"Britannia #1" Comic Review
Written by James Ferguson
Published by Valiant Entertainment
Written by Peter Milligan
Illustrated by Juan Jose Ryp
Colored by Jordie Bellaire
2016, 40 Pages, $3.99
Comic released on September 21st, 2016
It's the year 65 A.D. and Emperor Nero's reign is in full swing. He's a petty and hot-headed ruler, but he respects the opinion of the Vestal Virgins, a group of women with alleged magical powers tasked with keeping the eternal flame lit. It's clear that Vestal Rubria is pulling all kinds of strings, manipulating events to serve some unknown purpose. This includes sending Antonius Axia to do her bidding, although she presents it in such a way that he doesn't realize that. He rises to the challenge, saving another Vestal from becoming a human sacrifice and eventually, riding off to a foreign land to investigate some strange happenings.
I will admit that I wasn't completely sold on Britannia when I started reading the book. Although there is a ton of bloodshed, the story can be a little dry at times. All of that changes with the final two pages. Artist Juan Jose Ryp delivers a spread that is breathtakingly terrifying. It's Lovecraftian-level horror. Looking at this again I keep finding more and more aspects of it to send shivers down my spine.
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Ryp manages to simultaneously capture some of the most brutal acts of murder and drop dead gorgeous women. With the former, you'll almost want to wash your hands after reading Britannia for fear of getting blood on them. The arterial spray is massive. People are stabbed, skewered, and sliced every which way. On the other end of the spectrum are the Vestal Virgins, shown as these beautiful women in long translucent robes. Although they're not outright showing much skin, there's the faint image of their form underneath that catches your eye.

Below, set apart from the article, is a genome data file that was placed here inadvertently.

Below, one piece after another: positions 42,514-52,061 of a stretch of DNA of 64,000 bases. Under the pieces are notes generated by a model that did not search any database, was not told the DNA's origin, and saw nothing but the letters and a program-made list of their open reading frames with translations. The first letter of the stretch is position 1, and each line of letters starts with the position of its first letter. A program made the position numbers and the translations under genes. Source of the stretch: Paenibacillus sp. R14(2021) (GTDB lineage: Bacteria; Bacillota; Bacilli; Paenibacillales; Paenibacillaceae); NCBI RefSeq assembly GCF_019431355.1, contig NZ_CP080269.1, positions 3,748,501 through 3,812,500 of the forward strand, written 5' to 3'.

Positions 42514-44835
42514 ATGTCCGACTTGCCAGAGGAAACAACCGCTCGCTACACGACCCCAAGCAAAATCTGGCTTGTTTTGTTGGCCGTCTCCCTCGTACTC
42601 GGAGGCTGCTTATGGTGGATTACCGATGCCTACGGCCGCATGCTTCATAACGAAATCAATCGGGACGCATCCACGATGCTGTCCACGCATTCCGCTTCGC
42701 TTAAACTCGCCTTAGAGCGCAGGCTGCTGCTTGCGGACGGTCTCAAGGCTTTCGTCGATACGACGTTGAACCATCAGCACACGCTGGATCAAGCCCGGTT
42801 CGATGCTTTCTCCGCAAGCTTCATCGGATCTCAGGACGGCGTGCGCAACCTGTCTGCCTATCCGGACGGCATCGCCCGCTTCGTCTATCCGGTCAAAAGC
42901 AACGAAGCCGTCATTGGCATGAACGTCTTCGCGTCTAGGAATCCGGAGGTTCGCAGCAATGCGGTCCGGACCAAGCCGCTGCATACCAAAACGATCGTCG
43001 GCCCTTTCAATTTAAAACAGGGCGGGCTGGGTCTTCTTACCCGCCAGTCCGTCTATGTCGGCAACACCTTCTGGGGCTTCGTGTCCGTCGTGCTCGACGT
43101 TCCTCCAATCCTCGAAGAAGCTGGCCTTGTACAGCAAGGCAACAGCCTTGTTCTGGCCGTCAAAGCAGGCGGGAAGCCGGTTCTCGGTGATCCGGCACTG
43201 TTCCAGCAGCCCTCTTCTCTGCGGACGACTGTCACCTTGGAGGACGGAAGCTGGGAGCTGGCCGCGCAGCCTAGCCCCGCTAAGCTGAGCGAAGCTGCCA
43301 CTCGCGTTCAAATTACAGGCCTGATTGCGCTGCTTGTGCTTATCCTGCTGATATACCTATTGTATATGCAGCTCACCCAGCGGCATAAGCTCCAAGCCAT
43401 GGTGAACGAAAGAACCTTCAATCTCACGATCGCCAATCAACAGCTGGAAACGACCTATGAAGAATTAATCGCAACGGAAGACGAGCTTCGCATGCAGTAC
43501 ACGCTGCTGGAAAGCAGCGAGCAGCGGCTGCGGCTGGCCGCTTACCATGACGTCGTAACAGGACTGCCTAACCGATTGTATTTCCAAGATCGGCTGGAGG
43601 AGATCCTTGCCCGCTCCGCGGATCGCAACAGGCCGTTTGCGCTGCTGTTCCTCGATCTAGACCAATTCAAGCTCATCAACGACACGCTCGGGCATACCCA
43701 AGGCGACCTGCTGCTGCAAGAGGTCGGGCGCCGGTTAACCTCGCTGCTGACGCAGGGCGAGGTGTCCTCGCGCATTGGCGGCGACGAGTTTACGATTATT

Jordie Bellaire's colors work well with Ryp's pencils. It's amazing how much the color sets the mood for the book, whether that's a foggy scene of Roman soldiers hunting British terrorists or a bright sequence of Antonius visiting his family. Of course, the blood looks amazing, practically dripping off the page.
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Much of this issue is spent building up Antonius Axia. He's helmed as the First Detective, solving murders and missing persons cases. You grow attached to him as you see what he's gone through and more importantly, what he's given up in service to Rome. He's almost like an Ancient Roman Batman. Antonius doesn't realize the web he's caught in or that Rubria is coaxing his life in such a dangerous direction.
Britannia shows the brutality of Ancient Rome with a supernatural twist. If I learned about this kind of stuff in history class, I would have paid a lot more attention. Of course, if my teachers had taught this, they would all be fired. This book is worth reading for Juan Jose Ryp's artwork alone. It is finely detailed with an energy that is unparalleled in the industry today.